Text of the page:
Steven King wrote in his epically awesome book On Writing that you should aim to take at least a tenth (or something like that) out of your story when you edit. While I'm more of an editing adder, I see the reason behind his words. That 10% of what we wrote are all the boring bits.
The things that our readers will skip in order to stay awake for the rest of the story. The bits that add no value to the story.
They all have to go. Every. Single. One.
Getting rid of some of those scenes really hurt, sometimes. Some of them might even be favorites. But if they don't add to the story and if they're just boring, they have to go.
My rule of thumb when it comes to getting rid of boring scenes:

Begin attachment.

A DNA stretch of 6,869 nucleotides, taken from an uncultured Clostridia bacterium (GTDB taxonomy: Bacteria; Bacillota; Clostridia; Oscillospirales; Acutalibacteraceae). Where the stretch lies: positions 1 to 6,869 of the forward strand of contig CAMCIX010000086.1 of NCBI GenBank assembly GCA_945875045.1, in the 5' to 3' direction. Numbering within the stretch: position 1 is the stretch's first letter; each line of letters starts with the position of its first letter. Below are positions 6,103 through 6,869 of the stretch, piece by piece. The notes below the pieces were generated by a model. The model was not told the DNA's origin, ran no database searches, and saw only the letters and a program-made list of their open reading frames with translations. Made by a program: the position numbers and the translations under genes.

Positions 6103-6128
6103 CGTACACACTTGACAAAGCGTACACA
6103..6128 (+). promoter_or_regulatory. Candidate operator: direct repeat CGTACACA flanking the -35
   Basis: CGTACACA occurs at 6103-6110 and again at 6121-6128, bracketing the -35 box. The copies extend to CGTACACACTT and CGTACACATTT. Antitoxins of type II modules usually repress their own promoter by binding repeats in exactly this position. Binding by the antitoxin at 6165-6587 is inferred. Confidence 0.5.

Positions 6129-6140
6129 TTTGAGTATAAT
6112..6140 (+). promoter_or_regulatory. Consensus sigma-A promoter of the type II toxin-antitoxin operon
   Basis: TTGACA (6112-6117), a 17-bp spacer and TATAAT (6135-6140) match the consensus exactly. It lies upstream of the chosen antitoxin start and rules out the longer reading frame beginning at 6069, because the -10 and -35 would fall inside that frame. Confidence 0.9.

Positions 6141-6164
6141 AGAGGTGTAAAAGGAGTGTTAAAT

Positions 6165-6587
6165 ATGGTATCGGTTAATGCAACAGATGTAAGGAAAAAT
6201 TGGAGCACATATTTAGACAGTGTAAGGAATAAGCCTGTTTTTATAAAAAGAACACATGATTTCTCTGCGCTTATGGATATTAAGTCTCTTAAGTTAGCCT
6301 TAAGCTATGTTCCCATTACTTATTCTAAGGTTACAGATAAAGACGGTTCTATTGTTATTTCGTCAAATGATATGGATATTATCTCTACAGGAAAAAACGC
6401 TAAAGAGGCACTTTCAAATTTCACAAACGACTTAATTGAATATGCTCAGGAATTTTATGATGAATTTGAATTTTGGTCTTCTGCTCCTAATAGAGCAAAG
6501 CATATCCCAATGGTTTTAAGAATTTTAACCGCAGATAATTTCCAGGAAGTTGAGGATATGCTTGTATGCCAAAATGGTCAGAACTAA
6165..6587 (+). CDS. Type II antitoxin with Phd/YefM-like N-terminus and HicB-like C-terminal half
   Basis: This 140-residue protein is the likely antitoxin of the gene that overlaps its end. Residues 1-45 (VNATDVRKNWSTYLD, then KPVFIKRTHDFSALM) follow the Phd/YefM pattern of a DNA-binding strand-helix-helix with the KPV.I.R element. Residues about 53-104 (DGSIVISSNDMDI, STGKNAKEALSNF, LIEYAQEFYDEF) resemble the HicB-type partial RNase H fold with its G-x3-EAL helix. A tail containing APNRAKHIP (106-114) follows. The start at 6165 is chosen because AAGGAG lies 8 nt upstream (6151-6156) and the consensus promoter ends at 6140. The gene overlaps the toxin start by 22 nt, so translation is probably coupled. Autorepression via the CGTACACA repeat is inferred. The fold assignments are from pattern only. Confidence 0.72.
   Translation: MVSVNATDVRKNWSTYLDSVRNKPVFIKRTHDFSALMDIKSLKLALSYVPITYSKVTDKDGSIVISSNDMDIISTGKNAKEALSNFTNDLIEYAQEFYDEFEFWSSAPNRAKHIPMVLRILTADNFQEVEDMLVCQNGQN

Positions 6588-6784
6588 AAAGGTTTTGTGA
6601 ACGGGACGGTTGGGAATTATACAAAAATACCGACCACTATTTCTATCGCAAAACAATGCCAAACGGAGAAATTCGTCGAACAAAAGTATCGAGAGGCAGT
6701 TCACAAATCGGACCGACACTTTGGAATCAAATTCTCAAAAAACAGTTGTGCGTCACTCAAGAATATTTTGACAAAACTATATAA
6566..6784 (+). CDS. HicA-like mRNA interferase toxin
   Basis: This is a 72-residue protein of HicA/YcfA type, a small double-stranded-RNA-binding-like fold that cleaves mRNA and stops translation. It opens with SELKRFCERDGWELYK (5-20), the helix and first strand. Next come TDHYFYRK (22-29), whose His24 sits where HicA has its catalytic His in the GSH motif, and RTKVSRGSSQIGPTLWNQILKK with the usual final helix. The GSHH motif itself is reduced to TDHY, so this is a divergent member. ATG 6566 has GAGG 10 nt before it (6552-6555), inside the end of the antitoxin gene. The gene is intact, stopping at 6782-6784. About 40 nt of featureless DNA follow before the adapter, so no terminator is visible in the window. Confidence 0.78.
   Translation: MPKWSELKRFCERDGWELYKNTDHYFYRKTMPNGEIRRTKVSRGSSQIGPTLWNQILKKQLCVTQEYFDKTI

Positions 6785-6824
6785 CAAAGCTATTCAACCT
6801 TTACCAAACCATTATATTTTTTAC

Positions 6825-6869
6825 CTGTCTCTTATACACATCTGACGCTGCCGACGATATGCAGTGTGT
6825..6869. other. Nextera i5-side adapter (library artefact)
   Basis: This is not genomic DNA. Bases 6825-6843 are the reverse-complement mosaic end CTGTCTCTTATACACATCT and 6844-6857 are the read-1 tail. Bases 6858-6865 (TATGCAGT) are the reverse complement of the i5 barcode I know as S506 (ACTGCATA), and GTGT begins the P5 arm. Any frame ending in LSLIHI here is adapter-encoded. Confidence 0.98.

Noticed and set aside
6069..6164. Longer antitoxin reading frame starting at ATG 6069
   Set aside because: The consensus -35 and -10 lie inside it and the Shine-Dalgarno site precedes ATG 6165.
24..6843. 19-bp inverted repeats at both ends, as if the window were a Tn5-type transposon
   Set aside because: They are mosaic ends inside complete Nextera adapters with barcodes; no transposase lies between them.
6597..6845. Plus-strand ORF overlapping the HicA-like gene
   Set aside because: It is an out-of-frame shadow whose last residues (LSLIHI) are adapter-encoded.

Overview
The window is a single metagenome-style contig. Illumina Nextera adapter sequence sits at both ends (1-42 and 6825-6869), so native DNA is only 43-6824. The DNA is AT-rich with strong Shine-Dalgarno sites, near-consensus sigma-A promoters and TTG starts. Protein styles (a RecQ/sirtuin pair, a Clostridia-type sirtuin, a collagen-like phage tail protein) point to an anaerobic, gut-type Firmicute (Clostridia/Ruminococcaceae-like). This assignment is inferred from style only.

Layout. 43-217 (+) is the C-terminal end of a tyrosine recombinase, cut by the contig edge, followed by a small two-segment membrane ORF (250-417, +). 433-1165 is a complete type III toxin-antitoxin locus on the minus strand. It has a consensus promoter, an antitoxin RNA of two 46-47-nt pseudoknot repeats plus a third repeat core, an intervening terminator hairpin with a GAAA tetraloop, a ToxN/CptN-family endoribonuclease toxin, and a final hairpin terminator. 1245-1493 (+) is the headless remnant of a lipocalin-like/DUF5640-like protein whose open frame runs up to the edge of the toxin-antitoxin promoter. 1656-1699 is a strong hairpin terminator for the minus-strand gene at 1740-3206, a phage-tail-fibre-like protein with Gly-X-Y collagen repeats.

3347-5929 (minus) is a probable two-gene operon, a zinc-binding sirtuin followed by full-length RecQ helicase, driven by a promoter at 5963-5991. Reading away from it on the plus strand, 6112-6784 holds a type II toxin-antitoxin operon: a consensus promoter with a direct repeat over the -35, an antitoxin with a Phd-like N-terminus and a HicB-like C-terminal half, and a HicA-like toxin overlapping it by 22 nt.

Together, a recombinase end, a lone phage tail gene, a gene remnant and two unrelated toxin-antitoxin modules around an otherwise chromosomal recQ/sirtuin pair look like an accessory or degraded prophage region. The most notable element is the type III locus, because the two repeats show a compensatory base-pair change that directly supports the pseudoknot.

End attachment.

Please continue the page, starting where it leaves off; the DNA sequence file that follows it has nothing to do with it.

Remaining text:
If they're more than 70% boring, you have to get rid of them, redistributing the 30% so that they have meaning in the story. If they're 50-70% boring, you need to cut out the bits that make the scene boring.
Once your work is zzzzz-free, you'll see most of your pacing issues disappearing. As will a lot of sagging middle problems. AND! Your story will be more exciting.
Look Out for These:
1) Crit partners of betas pointing out boring parts.
2) Any parts that were dealt with earliers and that reveal nothing new that's of importance.
3) Any parts that don't fulfill a valuable function in the story. You don't have to get rid of all of them, but if the read is stalling, you might want to cut out a few of these.
How do you spot boring bits that have to go?